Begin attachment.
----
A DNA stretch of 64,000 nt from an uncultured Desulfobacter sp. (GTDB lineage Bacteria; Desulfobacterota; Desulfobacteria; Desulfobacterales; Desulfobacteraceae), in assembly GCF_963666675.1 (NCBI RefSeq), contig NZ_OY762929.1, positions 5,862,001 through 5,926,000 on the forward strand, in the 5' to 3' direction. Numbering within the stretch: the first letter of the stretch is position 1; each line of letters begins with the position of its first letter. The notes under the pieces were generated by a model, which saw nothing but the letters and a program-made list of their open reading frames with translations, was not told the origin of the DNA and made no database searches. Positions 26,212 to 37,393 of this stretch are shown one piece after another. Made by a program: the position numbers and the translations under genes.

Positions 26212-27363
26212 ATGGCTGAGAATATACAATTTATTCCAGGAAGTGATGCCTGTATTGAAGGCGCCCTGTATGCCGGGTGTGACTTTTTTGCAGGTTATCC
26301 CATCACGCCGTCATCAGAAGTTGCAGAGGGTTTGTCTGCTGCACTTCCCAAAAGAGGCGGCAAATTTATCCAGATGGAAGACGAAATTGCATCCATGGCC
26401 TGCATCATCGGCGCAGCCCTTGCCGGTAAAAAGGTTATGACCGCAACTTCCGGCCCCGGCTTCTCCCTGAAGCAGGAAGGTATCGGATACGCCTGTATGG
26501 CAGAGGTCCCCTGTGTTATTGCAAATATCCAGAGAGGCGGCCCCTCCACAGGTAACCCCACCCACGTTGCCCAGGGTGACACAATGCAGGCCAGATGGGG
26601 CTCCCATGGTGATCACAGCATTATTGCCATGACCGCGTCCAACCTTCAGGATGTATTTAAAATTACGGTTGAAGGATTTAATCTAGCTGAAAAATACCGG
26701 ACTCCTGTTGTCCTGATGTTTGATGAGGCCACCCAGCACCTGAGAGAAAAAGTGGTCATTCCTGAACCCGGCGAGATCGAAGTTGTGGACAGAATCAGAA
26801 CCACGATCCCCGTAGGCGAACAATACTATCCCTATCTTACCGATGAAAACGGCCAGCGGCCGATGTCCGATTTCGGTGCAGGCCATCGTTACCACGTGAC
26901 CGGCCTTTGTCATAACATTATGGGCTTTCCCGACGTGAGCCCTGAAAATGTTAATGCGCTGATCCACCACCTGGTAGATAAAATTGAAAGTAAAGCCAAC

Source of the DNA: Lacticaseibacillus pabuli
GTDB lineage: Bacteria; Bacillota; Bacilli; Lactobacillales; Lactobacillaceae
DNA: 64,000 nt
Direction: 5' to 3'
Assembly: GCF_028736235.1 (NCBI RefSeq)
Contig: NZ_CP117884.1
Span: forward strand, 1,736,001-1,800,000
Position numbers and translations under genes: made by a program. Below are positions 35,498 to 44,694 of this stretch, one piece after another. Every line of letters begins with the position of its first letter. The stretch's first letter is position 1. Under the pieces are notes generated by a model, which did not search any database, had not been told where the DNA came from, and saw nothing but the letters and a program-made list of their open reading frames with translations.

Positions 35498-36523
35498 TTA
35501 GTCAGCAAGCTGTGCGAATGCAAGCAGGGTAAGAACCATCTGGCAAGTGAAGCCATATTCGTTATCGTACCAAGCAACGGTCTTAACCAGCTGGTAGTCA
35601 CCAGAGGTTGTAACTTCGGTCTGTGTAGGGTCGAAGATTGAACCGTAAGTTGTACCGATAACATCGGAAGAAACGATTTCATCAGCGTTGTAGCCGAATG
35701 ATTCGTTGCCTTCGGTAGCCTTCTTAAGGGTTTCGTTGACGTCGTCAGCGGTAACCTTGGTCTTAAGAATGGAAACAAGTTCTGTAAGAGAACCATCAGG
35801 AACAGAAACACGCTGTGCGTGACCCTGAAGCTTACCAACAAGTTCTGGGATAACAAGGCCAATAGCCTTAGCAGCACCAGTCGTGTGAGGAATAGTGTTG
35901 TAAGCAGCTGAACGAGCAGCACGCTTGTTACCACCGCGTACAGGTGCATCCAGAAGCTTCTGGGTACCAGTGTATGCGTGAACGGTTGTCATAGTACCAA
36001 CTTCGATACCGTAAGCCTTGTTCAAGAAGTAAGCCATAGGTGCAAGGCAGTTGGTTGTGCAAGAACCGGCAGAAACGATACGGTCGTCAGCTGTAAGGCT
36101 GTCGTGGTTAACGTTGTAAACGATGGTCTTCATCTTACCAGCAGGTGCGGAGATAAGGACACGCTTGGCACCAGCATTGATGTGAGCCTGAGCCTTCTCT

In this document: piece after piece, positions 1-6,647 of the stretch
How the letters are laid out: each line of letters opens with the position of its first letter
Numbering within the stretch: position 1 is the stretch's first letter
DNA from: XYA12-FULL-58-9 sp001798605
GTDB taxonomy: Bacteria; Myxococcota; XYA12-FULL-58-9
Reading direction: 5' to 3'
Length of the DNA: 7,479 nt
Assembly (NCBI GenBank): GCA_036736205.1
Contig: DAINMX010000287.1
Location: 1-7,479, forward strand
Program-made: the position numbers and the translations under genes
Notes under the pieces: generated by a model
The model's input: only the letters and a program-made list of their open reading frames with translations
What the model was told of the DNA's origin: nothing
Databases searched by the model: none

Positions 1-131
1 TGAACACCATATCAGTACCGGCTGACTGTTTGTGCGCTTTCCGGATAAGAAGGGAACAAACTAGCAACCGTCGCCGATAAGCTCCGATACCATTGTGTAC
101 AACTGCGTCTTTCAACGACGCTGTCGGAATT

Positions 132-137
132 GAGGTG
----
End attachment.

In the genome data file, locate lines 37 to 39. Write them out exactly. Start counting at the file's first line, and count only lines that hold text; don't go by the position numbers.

Location: 1-7,479, forward strand
Program-made: the position numbers and the translations under genes
Notes under the pieces: generated by a model